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Showing posts from January, 2020

Niftar: How to attend a funeral when there’s an ocean between you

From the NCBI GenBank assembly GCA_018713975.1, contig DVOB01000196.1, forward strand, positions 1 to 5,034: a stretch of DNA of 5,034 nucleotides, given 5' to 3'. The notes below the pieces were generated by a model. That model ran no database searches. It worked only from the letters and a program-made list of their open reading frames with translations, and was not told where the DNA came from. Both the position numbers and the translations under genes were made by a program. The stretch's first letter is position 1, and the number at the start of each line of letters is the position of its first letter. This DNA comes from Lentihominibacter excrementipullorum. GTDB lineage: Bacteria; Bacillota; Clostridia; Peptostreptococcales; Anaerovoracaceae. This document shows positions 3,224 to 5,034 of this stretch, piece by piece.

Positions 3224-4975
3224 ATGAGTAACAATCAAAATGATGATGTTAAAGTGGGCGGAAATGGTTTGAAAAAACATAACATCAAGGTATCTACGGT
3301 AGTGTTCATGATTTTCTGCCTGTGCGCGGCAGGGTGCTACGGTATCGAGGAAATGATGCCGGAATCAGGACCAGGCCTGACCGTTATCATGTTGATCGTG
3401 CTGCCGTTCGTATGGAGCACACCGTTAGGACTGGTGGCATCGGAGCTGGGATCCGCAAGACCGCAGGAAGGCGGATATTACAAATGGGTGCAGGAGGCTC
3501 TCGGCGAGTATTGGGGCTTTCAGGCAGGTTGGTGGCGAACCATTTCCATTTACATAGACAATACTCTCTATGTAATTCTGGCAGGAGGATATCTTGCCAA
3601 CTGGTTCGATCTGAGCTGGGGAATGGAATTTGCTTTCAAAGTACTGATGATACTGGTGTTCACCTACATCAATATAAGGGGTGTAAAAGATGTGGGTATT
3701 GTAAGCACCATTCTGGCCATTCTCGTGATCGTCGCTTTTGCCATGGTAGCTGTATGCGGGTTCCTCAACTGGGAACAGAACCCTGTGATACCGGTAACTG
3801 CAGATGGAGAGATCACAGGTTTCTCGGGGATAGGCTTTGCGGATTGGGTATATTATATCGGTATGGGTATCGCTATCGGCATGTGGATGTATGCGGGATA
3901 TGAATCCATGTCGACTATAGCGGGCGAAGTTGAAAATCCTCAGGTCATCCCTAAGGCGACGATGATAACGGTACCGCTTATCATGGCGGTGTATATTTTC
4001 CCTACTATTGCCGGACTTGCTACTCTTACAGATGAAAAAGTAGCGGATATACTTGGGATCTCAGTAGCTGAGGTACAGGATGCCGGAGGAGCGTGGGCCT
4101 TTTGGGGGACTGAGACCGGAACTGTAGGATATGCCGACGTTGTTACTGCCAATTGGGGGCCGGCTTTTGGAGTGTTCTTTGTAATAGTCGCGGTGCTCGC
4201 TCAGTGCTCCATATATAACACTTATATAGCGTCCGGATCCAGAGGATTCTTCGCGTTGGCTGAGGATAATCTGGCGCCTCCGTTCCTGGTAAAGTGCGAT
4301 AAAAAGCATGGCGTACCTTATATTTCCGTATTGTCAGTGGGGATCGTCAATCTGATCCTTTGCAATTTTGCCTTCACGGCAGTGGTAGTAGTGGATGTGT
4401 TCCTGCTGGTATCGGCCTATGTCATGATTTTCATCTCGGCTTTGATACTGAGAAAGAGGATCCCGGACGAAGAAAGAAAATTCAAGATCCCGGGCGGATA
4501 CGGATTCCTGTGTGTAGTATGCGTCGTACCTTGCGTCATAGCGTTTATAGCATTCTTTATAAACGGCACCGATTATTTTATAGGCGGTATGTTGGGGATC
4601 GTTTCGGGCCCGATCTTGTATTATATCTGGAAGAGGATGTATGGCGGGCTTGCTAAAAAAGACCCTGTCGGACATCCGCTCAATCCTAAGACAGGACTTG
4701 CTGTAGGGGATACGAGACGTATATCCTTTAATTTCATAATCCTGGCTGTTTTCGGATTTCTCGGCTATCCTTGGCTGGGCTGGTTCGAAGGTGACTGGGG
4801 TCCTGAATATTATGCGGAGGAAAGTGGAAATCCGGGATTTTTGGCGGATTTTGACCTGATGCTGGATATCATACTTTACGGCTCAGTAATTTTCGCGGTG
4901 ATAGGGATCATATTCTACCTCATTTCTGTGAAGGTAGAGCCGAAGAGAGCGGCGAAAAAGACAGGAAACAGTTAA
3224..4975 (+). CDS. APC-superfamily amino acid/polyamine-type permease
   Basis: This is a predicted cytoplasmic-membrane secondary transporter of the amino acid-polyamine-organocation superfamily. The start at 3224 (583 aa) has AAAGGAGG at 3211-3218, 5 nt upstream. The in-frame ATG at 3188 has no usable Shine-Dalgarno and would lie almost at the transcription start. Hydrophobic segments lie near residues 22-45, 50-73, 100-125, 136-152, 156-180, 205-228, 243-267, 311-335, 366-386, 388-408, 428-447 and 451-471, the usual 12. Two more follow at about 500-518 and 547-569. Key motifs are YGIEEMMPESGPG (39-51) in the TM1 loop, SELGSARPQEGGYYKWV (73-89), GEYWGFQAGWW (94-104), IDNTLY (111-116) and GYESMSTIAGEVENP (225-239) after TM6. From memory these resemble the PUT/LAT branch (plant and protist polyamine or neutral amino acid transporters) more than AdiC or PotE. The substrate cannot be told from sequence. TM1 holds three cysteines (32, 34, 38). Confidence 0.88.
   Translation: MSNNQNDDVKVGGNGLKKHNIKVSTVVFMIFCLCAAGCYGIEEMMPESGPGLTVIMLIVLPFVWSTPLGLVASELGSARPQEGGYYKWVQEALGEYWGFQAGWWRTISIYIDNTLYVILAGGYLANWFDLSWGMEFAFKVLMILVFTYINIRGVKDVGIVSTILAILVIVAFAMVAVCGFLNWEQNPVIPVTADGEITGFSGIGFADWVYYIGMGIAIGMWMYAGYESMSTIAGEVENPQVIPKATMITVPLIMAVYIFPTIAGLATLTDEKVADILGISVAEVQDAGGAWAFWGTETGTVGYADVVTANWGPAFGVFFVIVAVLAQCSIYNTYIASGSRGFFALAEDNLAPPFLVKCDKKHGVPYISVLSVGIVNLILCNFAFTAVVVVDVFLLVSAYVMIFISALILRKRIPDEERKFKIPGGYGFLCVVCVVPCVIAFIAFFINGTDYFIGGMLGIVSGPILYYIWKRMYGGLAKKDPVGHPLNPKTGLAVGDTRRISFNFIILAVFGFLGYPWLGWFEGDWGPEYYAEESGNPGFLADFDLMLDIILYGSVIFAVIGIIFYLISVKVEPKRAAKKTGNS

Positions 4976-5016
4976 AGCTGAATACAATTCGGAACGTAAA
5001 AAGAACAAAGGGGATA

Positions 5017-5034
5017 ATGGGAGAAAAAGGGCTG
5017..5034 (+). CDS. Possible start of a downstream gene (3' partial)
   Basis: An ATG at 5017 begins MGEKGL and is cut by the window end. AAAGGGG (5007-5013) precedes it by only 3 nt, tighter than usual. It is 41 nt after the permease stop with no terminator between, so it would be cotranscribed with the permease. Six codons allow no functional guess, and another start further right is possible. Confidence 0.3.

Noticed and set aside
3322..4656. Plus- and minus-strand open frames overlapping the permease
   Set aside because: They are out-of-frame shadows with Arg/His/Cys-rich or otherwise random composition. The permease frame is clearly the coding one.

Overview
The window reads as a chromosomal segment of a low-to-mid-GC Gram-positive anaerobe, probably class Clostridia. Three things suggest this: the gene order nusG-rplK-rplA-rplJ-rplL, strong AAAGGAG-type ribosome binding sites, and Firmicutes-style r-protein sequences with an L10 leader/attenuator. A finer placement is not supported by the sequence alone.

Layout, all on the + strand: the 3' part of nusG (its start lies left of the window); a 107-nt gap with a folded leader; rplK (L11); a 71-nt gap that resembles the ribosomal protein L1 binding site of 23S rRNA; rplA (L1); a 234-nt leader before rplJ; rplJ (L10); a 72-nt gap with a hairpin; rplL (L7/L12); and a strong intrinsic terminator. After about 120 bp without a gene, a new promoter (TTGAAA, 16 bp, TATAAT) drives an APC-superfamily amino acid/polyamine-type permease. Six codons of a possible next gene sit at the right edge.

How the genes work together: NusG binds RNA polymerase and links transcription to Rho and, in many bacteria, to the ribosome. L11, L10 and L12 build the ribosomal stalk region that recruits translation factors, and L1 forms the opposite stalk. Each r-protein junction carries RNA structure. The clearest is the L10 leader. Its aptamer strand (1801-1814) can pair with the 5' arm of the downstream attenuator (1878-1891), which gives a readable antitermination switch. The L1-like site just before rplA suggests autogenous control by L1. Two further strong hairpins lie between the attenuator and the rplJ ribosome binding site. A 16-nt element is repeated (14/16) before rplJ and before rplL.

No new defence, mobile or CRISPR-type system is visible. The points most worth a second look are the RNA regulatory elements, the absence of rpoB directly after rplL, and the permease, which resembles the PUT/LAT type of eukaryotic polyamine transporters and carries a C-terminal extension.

Even in Canada, I knew there were two ways of saying a person died: מת/ meit and נפטר/ niftar . In general, religious people use niftar, even when speaking English – it’s the more polite way of saying it, like “passed away.” But when my father died, eleven years ago tomorrow, and a taxi came to take me to the airport, I told the driver we were hurrying because I had to get back to Toronto because “ abba sheli meit .” There are lots of words you use in religious life that aren’t used so much in contemporary Israeli Hebrew, and so I was just taking a stab at the best possible way of saying it. But Israel being Israel, the cab driver decided it was time for a grammar lesson. “ Niftar . We say he was niftar .” Boy, did I know. (And also – is it my imagination, or only in Israel would a cab driver have the chutzpah correct someone who has just told you their father has died minutes before… ?!) These days, I have a habit that makes my 14-year-old daughter (“I’m basically 15”) cringe: tel